Although I included this story in Affairs Valentino, I am sharing the articles (see below) I used as source. It was incredible, yet not surprising, to me that this was never known about before.
In 1929, Pola Negri signed a note guaranteeing Alberto's loan from the Bank of America for $6800.00 (by today's exchange this would be $88,400.00 rate being x 13) Between 1929 and 1936, Alberto repaid a total of $581.74 ( x 13 = $7,562.62)
In 1936, the Bank of America obtained a judgment against both Alberto and his co-signer Pola Negri for the amount unpaid plus interest which was by then $9660.80 (x 13 = $125,590.40)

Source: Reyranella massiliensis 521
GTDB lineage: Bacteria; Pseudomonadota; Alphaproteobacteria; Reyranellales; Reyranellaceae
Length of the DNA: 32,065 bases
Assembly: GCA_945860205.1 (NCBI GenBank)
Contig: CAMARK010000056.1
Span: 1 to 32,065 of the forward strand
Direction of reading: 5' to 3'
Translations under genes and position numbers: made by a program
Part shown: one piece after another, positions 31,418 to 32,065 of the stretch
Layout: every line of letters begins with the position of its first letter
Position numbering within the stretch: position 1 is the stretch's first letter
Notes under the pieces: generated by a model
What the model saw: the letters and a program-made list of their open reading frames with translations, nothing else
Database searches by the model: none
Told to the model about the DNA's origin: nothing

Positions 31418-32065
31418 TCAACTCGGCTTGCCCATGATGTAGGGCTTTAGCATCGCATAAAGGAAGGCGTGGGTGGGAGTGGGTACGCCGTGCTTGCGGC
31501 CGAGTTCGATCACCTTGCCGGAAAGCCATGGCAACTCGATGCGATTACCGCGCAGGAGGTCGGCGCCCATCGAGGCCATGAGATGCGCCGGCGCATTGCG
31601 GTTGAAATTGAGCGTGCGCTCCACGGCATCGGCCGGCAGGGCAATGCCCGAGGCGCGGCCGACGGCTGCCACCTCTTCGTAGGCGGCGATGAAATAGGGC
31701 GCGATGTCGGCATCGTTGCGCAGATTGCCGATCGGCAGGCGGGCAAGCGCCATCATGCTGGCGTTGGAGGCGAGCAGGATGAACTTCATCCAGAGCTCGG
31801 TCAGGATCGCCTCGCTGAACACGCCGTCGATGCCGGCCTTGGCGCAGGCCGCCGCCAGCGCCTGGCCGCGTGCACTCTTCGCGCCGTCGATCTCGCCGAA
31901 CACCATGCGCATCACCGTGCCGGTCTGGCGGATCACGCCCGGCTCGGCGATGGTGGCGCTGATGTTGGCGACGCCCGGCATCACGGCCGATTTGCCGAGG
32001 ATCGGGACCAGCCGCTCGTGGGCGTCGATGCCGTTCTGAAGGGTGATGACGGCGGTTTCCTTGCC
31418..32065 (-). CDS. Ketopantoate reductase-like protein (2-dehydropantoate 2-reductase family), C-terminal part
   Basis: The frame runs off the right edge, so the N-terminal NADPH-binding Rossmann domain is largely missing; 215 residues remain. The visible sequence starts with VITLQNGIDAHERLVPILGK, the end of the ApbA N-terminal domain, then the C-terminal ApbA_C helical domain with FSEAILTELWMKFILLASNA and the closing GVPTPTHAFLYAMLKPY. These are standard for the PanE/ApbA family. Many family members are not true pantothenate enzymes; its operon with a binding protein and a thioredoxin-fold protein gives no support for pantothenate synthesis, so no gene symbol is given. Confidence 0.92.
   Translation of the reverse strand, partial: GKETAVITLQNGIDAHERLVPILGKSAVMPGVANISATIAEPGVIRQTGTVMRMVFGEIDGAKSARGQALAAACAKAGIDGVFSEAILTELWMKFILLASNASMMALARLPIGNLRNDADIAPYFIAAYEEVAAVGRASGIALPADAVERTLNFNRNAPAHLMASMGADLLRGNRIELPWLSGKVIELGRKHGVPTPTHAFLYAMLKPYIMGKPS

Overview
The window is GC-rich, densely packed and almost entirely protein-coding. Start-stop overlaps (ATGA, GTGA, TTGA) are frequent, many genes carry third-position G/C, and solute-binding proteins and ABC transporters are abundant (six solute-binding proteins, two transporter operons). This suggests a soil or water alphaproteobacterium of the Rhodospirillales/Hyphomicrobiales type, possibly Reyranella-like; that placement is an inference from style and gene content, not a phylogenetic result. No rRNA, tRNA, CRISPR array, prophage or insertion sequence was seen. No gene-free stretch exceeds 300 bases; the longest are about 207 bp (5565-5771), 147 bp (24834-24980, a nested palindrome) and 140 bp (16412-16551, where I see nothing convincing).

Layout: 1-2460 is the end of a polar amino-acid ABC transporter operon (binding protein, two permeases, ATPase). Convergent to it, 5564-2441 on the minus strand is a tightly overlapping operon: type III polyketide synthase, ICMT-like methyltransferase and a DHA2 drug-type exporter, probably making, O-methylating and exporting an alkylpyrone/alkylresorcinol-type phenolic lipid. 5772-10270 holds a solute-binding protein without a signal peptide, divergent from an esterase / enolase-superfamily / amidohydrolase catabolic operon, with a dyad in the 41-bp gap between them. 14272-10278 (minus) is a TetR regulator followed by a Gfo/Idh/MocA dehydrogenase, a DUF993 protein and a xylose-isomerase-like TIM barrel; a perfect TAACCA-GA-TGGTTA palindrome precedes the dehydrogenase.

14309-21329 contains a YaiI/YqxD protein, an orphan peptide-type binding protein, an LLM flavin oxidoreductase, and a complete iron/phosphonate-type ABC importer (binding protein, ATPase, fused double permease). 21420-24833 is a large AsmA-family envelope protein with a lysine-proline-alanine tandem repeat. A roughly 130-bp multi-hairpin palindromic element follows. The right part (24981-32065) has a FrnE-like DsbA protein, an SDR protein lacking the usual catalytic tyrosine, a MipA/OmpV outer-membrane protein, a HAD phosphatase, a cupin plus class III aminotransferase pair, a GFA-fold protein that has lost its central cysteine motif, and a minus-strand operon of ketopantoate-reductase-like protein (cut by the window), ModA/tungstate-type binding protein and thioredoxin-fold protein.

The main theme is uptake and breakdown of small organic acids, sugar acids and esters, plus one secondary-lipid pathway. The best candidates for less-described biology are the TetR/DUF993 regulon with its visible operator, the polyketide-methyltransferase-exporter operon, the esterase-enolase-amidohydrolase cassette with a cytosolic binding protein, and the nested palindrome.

In renewing the judgement to collect the debt in 1941, the bank was told Pola was in Europe and a decision about her culpability would have to wait for her return.
I do not know what happened with this in the final call. But to me Alberto had a real knack for leaving people who tried to help him holding enormous debts for money he benefited from, i.e. George Ullman.
It is kind of sad Pola even agreed to co-sign a loan for him and as the article states she ended up owing, plus interest, the money she loaned to Alberto.
By 1941 the total plus interest grew to $13,042.10 (x13 = $169,547.30)